What is a CT scan of the brain?
A CT scan provides a detailed image of the brain tissue and structures that is much better than standard X-rays of the head. This helps provide more data related to injuries and diseases of the brain. It is a noninvasive imaging procedure that uses special X-ray measurements to produce images of the brain that are either axial or horizontal.
The procedure can be done with or without "contrast." Contrast is a substance taken by mouth or injected intravenously that makes the particular organ or tissue being studied seen more clearly.
Why would I get a CT scan of the brain?
A brain CT may be performed to aid in the diagnosis of tumors and other lesions like injuries, infections, and bleeding. It is also useful in detecting strokes and evaluating the effects of treatments on tumors.
What happens during a CT scan of the brain?
Brain CT scan involves the following steps:
- If the procedure is done with contrast, an IV line will be started in the arm for the injection of the contrast media. Contrast also can be given orally. You will be given a liquid contrast preparation to swallow.
- You will lie on a table that slides into a large, circular opening of the scanning machine.
- X-rays will pass through the body as the scanner begins to rotate around you.
- The X-rays absorbed by the body's tissues will be detected by the scanner and transmitted to the computer. The computer will transform the information into an image to be interpreted by the radiologist.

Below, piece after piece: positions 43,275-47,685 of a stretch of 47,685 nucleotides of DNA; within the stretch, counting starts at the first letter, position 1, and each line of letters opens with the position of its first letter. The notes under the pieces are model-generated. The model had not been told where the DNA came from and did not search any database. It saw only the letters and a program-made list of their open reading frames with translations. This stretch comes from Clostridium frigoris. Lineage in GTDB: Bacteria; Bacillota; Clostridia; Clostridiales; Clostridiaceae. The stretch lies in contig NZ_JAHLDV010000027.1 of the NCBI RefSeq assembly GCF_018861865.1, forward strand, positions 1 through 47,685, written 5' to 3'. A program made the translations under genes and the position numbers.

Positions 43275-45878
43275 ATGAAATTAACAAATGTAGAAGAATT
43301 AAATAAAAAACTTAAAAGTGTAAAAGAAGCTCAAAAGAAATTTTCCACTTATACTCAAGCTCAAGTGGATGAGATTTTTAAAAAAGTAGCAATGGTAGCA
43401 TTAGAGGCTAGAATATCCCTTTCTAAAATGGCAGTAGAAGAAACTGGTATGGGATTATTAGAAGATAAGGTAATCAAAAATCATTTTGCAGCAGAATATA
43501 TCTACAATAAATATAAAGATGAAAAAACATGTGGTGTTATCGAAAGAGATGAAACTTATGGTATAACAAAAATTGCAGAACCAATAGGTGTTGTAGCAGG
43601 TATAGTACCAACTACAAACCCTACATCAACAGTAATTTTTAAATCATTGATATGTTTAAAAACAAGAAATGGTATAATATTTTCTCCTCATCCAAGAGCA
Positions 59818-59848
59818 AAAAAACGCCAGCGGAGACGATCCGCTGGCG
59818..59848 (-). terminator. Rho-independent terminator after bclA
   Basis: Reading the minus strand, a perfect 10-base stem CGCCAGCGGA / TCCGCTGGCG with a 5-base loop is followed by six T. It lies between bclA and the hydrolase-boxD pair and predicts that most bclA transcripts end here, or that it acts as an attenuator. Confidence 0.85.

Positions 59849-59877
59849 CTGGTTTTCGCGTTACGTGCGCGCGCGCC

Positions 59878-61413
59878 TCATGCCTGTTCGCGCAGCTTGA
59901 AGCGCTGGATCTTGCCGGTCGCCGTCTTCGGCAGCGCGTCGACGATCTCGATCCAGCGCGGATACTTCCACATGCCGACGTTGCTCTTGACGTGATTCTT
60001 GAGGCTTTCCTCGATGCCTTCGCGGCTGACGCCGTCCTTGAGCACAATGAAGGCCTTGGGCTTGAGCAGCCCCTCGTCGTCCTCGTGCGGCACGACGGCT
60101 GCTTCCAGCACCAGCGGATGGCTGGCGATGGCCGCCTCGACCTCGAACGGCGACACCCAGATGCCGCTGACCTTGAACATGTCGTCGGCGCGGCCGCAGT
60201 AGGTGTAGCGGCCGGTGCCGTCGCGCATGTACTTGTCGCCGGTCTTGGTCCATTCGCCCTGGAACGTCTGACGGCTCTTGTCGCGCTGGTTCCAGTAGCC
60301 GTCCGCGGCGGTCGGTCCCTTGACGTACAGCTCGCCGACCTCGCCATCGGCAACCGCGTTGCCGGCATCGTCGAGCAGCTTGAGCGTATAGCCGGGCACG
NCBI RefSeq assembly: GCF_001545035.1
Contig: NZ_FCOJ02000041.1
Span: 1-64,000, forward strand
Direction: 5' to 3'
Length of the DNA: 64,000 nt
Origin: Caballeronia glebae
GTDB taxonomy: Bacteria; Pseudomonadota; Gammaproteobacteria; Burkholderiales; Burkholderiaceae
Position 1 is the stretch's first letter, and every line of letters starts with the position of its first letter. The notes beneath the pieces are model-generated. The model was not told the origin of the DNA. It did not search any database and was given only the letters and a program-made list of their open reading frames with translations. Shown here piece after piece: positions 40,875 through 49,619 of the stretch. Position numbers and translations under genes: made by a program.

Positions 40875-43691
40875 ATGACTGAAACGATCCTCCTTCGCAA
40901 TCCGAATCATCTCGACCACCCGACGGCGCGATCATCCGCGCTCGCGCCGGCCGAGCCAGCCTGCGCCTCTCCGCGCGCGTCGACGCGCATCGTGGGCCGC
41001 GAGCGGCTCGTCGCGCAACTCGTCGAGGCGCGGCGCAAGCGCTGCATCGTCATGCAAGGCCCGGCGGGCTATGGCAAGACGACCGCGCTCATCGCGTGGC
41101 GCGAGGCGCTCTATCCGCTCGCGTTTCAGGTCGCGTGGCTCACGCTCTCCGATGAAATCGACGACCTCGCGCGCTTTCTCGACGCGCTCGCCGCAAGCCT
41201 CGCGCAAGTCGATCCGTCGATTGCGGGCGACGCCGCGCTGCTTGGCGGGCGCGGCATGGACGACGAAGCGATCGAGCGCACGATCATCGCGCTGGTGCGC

- If contrast media is used for your procedure, you may feel some effects when the media is injected into the IV line. These effects include a flushing sensation, a salty or metallic taste in your mouth, or nausea and vomiting. These effects last for a few moments.
What to expect after the procedure?
You will be monitored for a few hours to check for any side effects if contrast media was injected during the procedure.
If you notice any swelling or pain at the IV site following the procedure, you should notify your physician as this could be an infection or other type of reaction.
Otherwise, there is no special type of care required after a CT of the brain. Most patients are can resume their usual diet and activities.
CT images are stored as electronic data files and are usually reviewed on a computer screen. A radiologist interprets these images and sends a report to your doctor.
It is recommended to follow up with a neurologist, a doctor who treats disorders affecting the brain and spinal cord, in case of any concerning findings.
Johns Hopkins: Computed Tomography (CT or CAT) Scan of the Brain